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Neom shows that Saudi Arabia doesn’t want to democratise


By Wessie Du Toit

May 13, 2024


Credits @FFHR.CZ



On Thursday, the BBC reported a shocking but not especially surprising detail from Neom, Saudi Arabia’s vast project to build high-tech settlements in the desert. According to a Saudi intelligence officer who fled to Britain last year, security forces were ordered to use lethal force against members of the Huwaitat tribe who refused to surrender their land.


The forced eviction of the Huwaitat, whose villages have been flattened to make space for the new cities and resorts, came to the world’s attention after the killing of Abdul Rahim al-Huwaiti in 2020. Human rights groups say that dozens who refused to leave are still being detained, with some sentenced to execution.


The new revelations are unlikely to bring serious repercussions for the regime of Crown Prince Mohammed bin Salman. For a brief period after coming to office in 2021, Joe Biden tried to hold the Saudi leadership accountable for its murder of the journalist Jamal Khashoggi. Yet these efforts ended in humiliating failure the following year, as Biden was forced to plead with MBS to increase oil production (he did the opposite). The Crown Prince’s position is even stronger now when one considers Israel’s ongoing war in Gaza, since Saudi cooperation will be crucial for maintaining political stability in the Middle East.


But could ongoing reports of Saudi brutality tarnish Neom in the eyes of investors? Or, for that matter, in the eyes of the many Western design, engineering and construction companies which continue to work on the project? These include high-profile architecture studios such as Morphosis, Bjarke Ingels Group, and Zaha Hadid Architects. Precious few have been willing to withdraw so far — although Neom, for its part, did cut ties with British architect David Adjaye following sexual misconduct allegations against him last year.


To a large extent, Neom has been able to overwhelm moral scrutiny thanks to its own powerful narratives of progress. These narratives — or perhaps we should say images, given their reliance on spectacular CGI renderings — combine the ecological and the technological. Neom promises to reinvent the city from scratch, churning out blueprints for state-of-the-art, sustainable and luxurious living. They include an “upside-down skyscraper” inside a mountain, a 450-metre “bridge hotel” spanning a lagoon, and Oxagon, a city floating on water. Then of course there is The Line, a megacity project to house nine million people in something resembling the imagination of a lazy sci-fi screenwriter.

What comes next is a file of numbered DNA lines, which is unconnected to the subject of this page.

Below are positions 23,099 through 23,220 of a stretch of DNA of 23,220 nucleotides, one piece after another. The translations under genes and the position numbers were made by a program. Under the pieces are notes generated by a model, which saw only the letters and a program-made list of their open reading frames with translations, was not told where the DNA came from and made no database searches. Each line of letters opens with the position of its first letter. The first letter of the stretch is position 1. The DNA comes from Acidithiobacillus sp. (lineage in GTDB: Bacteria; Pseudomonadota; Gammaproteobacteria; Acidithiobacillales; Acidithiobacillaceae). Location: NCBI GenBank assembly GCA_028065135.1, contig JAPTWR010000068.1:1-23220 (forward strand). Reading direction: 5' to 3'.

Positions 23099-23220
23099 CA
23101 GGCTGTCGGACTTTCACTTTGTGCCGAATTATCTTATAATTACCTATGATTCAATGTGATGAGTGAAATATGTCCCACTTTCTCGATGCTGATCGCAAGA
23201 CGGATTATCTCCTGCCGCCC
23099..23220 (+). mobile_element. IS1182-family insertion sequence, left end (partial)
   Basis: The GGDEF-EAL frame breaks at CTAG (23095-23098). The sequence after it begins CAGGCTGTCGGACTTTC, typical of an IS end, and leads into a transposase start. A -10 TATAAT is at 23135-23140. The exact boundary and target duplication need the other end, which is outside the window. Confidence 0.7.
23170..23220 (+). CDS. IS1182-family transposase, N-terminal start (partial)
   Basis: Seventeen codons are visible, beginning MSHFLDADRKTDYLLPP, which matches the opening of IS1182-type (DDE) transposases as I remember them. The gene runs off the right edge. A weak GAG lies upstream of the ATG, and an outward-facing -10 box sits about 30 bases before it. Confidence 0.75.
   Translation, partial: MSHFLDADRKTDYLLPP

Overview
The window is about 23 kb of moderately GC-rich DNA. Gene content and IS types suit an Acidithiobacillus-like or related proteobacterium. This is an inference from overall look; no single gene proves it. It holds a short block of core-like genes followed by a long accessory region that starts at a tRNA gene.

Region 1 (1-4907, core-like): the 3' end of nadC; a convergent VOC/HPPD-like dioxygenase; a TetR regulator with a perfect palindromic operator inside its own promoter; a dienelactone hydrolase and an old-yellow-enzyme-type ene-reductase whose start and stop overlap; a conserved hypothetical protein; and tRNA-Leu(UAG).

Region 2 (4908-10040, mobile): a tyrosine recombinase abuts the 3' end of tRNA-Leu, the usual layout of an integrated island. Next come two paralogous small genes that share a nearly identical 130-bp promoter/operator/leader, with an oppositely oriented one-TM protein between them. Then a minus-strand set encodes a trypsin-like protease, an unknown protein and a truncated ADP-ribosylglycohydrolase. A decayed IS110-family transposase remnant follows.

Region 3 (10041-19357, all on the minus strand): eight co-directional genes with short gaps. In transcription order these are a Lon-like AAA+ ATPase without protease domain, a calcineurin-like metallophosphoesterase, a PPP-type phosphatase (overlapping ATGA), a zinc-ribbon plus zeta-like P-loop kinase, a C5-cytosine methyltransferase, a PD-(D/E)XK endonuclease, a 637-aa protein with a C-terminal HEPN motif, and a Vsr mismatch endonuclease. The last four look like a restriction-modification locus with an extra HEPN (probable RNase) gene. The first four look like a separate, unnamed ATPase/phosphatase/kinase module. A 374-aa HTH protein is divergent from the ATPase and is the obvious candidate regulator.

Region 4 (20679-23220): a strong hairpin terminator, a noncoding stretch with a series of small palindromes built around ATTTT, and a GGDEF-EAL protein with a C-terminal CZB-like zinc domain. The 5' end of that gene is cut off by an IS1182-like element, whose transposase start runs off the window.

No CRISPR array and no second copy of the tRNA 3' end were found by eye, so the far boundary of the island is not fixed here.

As one can glean from the gushing interviews in last year’s Discovery Channel film, many of Neom’s creative contractors believe they are designing the future of humanity. But those making more cynical calculations about reputational damage are unlikely to withdraw either. Qatar showed that it was possible to ride out criticism and still score a publicity success, as it did with the 2022 World Cup.


More depressing still, global audiences are becoming increasingly accustomed to seeing the exercise of power in its most direct and brutal forms. After Russia’s invasion of Ukraine, and with the hellacious scenes emerging from Gaza, MBS’s despotic methods no longer appear as shocking as they did just a few years ago.


With Neom, Saudi Arabia is making an ideological claim on the future. It is trying to demonstrate that autocracy, not democracy and human rights, will be the driver of material progress in decades to come. A world that is becoming more familiar with the politics of lethal force — and one where strategic considerations trump more idealistic motives — will only encourage it in those ambitions.




Source: unherd.com



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